This text of the Association of Learned and Professional Society Publishers's written testimony to a British House of Commons Committee allows that open access journals may exist and be treated equally with respect to Research Assessment Exercise and other selection exercises, but plays down the impact of rising journal prices, noting that the number of articles per journal has increased. Most interesting is the comment that journals compete for authors, not readers. Also worth noting is the submission's unsunstantiated assertion that the authors of unrefereed preprints may be legally liable for damages caused by any errors or omissions, a responsibility that does not seem to extend to their paid counterparts. PDF file. By Various Authors, Association of Learned and Professional Society Publishers, February 2, 2004 [Refer][Research][Reflect]

Iridescent Software Illuminates Research Data
Article describing software that helps "scientists easily identify obscure commonalities in research data and directly relate them to their own work, saving money and speeding the process of discovery." As Peter Suber comments, "Like other intelligent text analysis software, Iridescent applies first and best to the ocean of free data on the public internet. In this case, Iridescent is optimized for reading Medline abstracts." I think this is a good point, and I think that software like this is the way of the future. But data locked behind subscription walls will not be found using such tools. By Mike Martin, NewsFactor, January 27, 2004 [Refer][Research][Reflect]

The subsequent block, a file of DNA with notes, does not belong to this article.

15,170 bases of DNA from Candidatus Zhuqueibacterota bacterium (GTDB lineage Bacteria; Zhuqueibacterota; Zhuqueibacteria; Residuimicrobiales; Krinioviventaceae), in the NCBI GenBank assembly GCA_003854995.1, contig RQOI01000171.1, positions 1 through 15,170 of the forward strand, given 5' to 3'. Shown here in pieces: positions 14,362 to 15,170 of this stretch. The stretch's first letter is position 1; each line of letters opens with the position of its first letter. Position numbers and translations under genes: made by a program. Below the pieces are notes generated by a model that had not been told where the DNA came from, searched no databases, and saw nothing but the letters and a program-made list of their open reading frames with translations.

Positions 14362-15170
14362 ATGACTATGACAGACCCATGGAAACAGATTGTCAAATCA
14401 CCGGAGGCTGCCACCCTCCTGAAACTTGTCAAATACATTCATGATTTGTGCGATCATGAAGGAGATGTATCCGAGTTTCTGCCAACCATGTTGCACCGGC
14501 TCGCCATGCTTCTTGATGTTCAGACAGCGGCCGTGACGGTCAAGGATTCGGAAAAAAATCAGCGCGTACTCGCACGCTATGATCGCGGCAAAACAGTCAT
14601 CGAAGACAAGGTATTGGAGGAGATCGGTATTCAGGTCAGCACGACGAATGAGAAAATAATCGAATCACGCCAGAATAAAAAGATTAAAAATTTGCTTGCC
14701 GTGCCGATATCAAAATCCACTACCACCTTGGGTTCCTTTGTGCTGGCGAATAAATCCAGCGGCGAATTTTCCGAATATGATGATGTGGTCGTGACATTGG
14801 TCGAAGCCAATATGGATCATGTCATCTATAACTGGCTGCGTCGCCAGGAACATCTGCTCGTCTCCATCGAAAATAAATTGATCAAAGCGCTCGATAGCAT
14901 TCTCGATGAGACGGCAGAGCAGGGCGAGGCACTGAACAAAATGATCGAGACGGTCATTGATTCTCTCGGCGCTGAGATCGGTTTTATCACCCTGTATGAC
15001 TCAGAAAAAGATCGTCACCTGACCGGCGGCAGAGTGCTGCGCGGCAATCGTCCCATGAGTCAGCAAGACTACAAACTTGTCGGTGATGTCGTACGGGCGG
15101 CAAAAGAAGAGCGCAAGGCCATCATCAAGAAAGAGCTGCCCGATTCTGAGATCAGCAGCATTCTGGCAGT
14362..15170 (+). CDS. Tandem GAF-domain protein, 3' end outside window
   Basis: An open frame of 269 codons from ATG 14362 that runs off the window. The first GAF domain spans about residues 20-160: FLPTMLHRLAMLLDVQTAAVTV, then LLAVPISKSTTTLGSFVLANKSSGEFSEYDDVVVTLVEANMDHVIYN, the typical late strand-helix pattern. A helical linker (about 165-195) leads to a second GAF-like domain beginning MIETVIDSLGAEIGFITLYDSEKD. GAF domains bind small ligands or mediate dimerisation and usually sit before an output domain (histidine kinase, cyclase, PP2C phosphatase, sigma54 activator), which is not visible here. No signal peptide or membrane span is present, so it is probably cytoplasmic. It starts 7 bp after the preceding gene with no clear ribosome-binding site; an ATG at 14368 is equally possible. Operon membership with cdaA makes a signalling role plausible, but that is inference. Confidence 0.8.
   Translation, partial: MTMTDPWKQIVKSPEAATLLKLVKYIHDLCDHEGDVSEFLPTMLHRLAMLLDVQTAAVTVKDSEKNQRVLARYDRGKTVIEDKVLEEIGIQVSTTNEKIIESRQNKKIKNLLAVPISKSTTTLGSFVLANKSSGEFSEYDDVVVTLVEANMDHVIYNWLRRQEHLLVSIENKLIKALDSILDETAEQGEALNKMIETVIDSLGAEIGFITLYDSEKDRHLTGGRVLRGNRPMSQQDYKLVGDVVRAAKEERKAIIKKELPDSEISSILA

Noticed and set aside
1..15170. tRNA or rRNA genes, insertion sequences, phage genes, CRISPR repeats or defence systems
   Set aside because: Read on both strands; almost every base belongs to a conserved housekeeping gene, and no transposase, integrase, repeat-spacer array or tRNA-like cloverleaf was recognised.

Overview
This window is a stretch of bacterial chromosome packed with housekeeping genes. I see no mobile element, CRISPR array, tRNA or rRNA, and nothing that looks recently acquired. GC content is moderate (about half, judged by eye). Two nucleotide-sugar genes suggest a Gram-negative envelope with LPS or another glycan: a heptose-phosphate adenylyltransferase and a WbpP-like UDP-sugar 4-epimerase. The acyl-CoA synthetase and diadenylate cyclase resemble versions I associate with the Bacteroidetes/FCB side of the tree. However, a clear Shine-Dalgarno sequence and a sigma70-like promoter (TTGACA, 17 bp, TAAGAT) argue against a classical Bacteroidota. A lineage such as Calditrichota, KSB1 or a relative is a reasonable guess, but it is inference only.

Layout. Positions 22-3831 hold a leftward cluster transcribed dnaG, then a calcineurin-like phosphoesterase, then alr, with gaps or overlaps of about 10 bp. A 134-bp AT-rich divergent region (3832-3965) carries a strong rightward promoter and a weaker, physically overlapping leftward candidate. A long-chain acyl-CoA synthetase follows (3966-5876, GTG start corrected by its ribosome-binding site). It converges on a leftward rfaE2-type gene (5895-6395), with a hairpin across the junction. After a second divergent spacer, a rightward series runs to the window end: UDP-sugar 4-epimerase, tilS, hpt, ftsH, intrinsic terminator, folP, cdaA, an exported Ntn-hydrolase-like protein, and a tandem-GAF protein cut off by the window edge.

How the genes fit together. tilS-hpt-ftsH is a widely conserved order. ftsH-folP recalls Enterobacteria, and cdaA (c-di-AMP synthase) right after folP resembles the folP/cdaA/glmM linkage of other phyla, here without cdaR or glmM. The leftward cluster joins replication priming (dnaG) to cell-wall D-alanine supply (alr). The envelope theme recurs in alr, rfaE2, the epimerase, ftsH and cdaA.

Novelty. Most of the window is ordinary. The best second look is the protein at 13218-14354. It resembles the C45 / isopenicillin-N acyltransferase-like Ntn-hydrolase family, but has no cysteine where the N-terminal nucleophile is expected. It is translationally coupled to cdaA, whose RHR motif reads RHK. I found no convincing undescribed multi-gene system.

Digital Learning Commons: Libraries in the 21st Century
Because it plays the rol of the intermediary, the library faces unique pressures in the information age, an era of disintermediation. This article, though, depicts a rosy future for the library as a 'digital commons'. "Libraries are in the midst of shifting from 'an in-person environment--library as place--to a hybrid--library as function.'" By Unknown, The Sophist, January, 2004 [Refer][Research][Reflect]

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Copyright 2004 Stephen Downes